Watch: Community Celebrates End of Fall Semester

With finals and winter break on the horizon, the Swarthmore community used the finals days of the fall semester to relax, have fun, and in one instance, scream at the top of their lungs.

Kicking off the College's semester-ending events was the annual winter formal, which took place on Sat., Dec. 7, in Sharples Dining Hall. The 2013 edition of the formal came with a new twist, as the event ­- which had been previously themed as the Yule Ball ­­- was transformed into a Winter Masquerade Ball. Students arrived in formal attire and were provided masks as they entered the door, setting the tone for a memorable evening.

Allie Emmerich of the Student Activities Office sang the praises of the student organizing committee that made the Masquerade Ball a success. "It was great to see the organizing committee re-imagine the winter formal," she says, "and transform Sharples into a winter wonderland."

The close of the semester also marked the approach of the holiday season, with different organizations hosting celebrations throughout the community. Among them was the annual Kwanzaa gathering, which took place at the Black Cultural Center. The celebration included a candle lighting ceremony, a discussion of the seven principles, a performance by the student gospel choir, and a shared meal.

On the eve of finals, Swarthmore students, faculty, and staff gathered to let loose at two very different, yet equally entertaining events.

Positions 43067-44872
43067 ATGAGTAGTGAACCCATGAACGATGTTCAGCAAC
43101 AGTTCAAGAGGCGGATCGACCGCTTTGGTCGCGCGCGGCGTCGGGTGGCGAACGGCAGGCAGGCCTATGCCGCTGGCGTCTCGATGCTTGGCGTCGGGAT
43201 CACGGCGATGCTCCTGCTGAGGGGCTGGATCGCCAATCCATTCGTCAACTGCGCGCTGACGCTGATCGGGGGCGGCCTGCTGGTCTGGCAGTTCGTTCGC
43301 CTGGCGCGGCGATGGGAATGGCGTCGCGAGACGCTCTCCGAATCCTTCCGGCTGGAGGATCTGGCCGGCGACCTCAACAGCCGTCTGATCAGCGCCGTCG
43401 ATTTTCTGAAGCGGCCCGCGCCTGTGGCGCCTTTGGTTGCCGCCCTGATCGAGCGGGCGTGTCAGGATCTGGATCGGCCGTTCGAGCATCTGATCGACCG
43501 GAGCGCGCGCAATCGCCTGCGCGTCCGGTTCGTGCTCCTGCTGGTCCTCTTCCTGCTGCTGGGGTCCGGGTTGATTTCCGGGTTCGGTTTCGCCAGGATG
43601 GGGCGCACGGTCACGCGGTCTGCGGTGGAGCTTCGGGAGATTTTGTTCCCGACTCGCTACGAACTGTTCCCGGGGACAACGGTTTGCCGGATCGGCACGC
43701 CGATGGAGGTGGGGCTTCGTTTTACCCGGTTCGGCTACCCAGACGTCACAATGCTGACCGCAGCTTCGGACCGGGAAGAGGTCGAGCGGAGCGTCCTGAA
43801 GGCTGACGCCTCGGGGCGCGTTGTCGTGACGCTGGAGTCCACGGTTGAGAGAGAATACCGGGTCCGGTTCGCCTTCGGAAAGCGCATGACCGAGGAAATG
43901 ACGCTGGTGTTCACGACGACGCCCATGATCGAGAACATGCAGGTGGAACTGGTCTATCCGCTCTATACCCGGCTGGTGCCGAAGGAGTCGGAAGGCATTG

That Wednesday, the Language Resource Center (LRC) and Information Technology Services co-hosted a Video Game Extravaganza. An assortment of modern gaming consoles and rare retro gaming systems - some dating back to the 1970s - filled the LRC, with everyone invited to play various one and two-player games.

Dave Neal, a media services specialist and the event's main organizer, says the goal was to "create a multiplayer environment for the campus to interact and unwind." According to Neal, who brought in the games for the event from his personal collection, the most popular choices were the rhythm games (Dance Dance Revolution, Taiko Drum Master, Guitar Hero), the Apple IIc computer, and NHL '94 for Sega Genesis, which people continued to play "even," he says, "with a broken B button on one of the controllers."

Pre-finals festivities concluded with the Midnight Breakfast and Primal Scream, a College tradition held the night before the start of finals. Students gathered in Sharples and were served breakfast by faculty and staff members. At the stroke of midnight, the students screamed in unison at the top of their lungs for a full 60 seconds in an attempt to vent away finals stress (Watch a video of last year's Primal Scream). 

Following the scream, students and staff remained in Sharples to chat with friends, chow down on food, and show off their singing chops (or lack thereof) with karaoke, living in the moment one last time before the start of finals.